Memory Lands: King Philip’s War and the Place of Violence in the Northeast
Christine M. DeLucia
Yale University Press; January 9, 2018
496 pp; $40.00
Our Beloved Kin: A New History of King Philip’s War
Yale University Press; January 9, 2018
448 pp; $35.00
The conflict commonly known as King Philip’s War irrevocably altered both early New England landscapes and relations between Indigenous populations and British colonists. As Jill Lepore wrote in The Name of War: King Philip’s War and the Origins of American Identity, “when the English and Algonquian peoples of seventeenth-century New England went to war in 1675, they devastated one another.” King Philip’s War remains stubbornly persistent in American cultural memory, invoked by poets from Robert Lowell (“At the Indian Killer’s Grave”) to Martín Espada (“The River Will Not Testify”)—as well as by a Seekonk, Massachusetts shopping plaza named “King Philip’s Crossing” and Bristol, Rhode Island’s “King Philip Little League.” Yet despite these forms of visibility, many aspects of King Philip’s War remain obscured from our collective view, particularly with regard to historical and ongoing practices of Native survivance. Without understanding these strategies for resistance, remembrance, and regeneration, the broader account of the conflict, as well as the full extent of its devastation, can never be accurately understood.
In Memory Lands, Christine DeLucia challenges the assumption that American colonial violence can be confined to a distant chronological past and asserts that acknowledgement of such violence is indelibly linked to questions of space and place. To this end, her work is keenly attentive to the deep time and multivalent histories of New England geographies through a series of “memoryscapes”—“constellations of spots on the land,” from Deer Island to Great Swamp, “that have accrued stories over time.” DeLucia’s research is painstakingly thorough and her distillation of archival materials is accessible and entertaining. Her discussion of a Boston theatrical production titled “From Cave Life to City Life”: The Pageant of the Perfect City, performed in November 1910, opens new interpretations of census records and marriage certificates that challenge the perceived incompatibility of Indigenous persons and “modern” life. Likewise, her reading of the historical marker for the Hassanamisco Indian Reservation highlights the reductive dichotomy of “Indian” and “white” that has frequently defined cultural and political frameworks of race and culture.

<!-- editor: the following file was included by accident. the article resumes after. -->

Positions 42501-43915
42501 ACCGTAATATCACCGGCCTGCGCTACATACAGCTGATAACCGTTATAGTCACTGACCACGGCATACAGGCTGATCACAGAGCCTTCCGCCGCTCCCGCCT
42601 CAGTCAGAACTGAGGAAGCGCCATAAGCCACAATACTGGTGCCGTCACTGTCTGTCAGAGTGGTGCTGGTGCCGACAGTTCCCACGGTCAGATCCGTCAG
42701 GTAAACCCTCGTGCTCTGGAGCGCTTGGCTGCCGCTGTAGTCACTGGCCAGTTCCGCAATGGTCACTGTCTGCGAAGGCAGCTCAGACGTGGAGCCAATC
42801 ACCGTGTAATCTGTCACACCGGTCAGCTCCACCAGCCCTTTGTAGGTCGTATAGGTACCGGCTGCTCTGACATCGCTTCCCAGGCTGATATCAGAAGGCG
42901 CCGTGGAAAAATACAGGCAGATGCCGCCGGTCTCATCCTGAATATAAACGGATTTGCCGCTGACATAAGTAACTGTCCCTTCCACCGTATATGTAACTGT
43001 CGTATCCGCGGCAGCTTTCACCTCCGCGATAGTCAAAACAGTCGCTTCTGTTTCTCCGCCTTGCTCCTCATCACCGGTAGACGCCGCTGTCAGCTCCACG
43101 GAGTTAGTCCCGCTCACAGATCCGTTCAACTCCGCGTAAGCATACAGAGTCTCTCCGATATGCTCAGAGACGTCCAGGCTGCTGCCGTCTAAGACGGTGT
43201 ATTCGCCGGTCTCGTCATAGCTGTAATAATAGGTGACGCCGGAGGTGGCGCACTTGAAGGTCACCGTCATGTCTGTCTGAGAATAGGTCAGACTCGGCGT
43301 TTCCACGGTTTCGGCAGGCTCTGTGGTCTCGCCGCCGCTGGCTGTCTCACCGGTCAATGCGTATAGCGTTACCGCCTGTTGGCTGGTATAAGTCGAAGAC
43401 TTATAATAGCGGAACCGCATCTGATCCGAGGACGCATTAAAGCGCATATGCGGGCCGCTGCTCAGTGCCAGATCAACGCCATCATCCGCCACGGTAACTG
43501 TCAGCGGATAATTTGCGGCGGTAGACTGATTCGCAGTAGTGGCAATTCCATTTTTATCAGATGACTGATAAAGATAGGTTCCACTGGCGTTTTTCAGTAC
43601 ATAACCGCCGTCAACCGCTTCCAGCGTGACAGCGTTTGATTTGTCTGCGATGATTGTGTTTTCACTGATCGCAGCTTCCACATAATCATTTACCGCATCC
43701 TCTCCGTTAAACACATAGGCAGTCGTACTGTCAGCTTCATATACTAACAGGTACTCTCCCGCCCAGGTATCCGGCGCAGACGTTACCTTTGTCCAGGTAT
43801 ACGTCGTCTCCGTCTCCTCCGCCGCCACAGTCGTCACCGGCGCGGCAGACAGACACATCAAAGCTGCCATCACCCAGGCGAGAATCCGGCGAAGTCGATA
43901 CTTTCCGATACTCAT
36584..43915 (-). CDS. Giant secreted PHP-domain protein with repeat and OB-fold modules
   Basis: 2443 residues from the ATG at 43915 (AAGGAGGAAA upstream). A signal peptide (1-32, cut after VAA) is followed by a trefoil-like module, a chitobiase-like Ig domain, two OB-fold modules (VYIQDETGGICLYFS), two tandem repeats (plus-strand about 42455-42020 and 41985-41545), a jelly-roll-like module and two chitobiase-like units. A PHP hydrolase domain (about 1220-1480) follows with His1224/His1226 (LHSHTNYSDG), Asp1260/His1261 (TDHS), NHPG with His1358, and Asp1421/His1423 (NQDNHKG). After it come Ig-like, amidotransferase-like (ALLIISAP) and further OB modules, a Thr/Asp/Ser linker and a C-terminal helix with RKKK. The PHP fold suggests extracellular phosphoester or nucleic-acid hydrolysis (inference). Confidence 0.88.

Of particular interest is a chapter entitled “Algonquian Diasporas: Indigenous Bondages, Fugitive Geographies, and the Edges of Atlantic Memories,” which invokes Cherokee scholar Jace Weaver’s “Red Atlantic” in relation to the enslavement and dislocation of Native peoples to Bermuda following King Philip’s War. Closing with a provocative question that writers and scholars would be well-advised to further pursue—“What might Indigenous traces look like in diasporic contexts of island bondage, amid large colonial and African populations?”—this section of Memory Lands is the starkest reminder that King Philip’s War was both a “local” event and part of a vast early American network of colonial exchange and capitalist expansion.